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UWT-cover

May 2014

Securing gainful employment has been seen as a key goal to a successful transition from military to civilian life; however, despite numerous efforts, the jobless rate for post-9/11 veterans has remained stubbornly high.

Obstacles exist in educating civilian employers about the strengths and challenges facing veteran workers. Once hired, veterans would also benefit from employee assistance programs and social workers in human service agencies who can understand and mitigate some of these challenges.

Prudential and the Center for Innovation and Research on Veterans & Military Families have committed to presenting conferences at five university schools of social work, aimed at bringing together front-line workers to discuss best practices that will help transitioning veterans gain and retain meaningful employment.

In March, a conference was held by the University of Washington Tacoma Social Work Program. The Puget Sound region is home to Joint Base Lewis-McChord, which every year sees about 9,000 troops exit.

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Quarterback - cover2014

Are we ready? Is our community ready? Is our country ready to honor the moral obligation to ensure that its veterans and their families receive the services promised to them when they enlisted and to completely address any injury, illness or other disparity created as a result of their service?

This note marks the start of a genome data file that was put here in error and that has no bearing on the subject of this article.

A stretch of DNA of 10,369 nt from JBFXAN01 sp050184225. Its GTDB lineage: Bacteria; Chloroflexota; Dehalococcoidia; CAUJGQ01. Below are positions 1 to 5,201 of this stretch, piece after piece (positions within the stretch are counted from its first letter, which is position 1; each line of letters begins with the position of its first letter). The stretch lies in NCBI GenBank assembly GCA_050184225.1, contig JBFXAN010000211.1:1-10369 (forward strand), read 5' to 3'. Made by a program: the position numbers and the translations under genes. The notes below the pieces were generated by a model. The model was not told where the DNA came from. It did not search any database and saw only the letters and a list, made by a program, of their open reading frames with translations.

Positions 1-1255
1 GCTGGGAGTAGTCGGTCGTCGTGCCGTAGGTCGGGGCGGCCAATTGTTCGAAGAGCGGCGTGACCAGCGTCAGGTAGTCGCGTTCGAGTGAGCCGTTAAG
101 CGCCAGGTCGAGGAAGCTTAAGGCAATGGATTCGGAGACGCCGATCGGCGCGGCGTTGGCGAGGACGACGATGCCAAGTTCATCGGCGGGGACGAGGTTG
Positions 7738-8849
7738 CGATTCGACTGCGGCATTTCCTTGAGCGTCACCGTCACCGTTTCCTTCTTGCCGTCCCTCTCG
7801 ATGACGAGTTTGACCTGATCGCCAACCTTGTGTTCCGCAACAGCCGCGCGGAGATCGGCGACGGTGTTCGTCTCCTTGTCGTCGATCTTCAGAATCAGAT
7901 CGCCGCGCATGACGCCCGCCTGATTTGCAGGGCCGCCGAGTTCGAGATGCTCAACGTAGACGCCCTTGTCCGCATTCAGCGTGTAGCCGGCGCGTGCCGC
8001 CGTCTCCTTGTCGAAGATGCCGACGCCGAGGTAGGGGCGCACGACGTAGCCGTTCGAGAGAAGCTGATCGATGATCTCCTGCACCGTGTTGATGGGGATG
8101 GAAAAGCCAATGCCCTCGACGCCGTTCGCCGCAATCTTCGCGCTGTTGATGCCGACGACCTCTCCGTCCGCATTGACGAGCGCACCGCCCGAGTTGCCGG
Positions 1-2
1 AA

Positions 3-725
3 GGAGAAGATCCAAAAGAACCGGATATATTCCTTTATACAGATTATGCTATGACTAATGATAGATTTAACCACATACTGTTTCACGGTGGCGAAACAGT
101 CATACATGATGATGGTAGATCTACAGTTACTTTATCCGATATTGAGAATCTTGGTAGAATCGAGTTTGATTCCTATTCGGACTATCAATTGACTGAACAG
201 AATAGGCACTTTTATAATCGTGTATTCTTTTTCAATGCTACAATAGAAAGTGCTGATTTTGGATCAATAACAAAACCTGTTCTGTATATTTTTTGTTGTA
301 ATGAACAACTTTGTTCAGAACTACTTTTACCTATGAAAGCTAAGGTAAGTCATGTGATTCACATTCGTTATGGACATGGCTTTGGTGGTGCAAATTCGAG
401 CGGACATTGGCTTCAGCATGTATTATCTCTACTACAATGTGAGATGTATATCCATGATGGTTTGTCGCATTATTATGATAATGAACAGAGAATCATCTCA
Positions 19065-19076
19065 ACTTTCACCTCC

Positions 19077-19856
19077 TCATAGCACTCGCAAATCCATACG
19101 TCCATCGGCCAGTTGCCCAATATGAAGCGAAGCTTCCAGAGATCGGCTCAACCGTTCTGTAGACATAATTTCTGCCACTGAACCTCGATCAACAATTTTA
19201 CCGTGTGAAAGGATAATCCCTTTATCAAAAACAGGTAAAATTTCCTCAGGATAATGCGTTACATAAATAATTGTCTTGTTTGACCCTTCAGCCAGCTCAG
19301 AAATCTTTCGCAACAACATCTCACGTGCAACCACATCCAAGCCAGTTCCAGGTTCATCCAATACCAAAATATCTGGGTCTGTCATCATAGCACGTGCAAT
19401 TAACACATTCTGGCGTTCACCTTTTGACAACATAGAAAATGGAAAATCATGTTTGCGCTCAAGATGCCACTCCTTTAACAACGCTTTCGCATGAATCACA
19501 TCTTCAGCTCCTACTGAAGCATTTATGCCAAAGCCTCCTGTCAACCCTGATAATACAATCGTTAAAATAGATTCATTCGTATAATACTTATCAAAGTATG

We know that communities that successfully support their military-impacted populations are those that engage their entire citizenry in the unique challenges facing veterans transitioning home. Therefore, we need to create a coordinated community-based approach that brings together diverse sets of resources and identifies new opportunities across public and private sectors–a community quarterback.

There appears to be no end in sight to the ongoing stressors for military personnel and their families. The United States has been continuously at war for more than a decade with the conflicts in Iraq and Afghanistan the longest in our nation’s history. Persistent instabilities in the Middle East, North Africa and Asia are likely to keep American forces engaged in combat operations for many years to come. The demanding operational tempo of two challenging combat theaters coupled with the nature of the nation’s all-volunteer force, and the expanded involvement of military reservists has meant that many service members have been deployed multiple times since 2001, which in turn has brought family and community issues to the forefront and into the realm of veterans issues. It is apparent that psychological and personal stresses for service members and their families are more prevalent and widespread than previously understood.

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CTG-Summit-Report-cover

May 2014

On March 6, 2014, USC Center for Innovation and Research on Veterans & Military Families hosted a full-day summit with the Gary Sinise Foundation.

Held at USC, about 60 attendees aimed to identify gaps in care and work toward solutions to better support the veterans who experienced such severe trauma as limb amputations, severe burns and traumatic brain injury.

This “Summary of the Summit” includes perspectives, findings and recommendations.

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SWPI report cover2013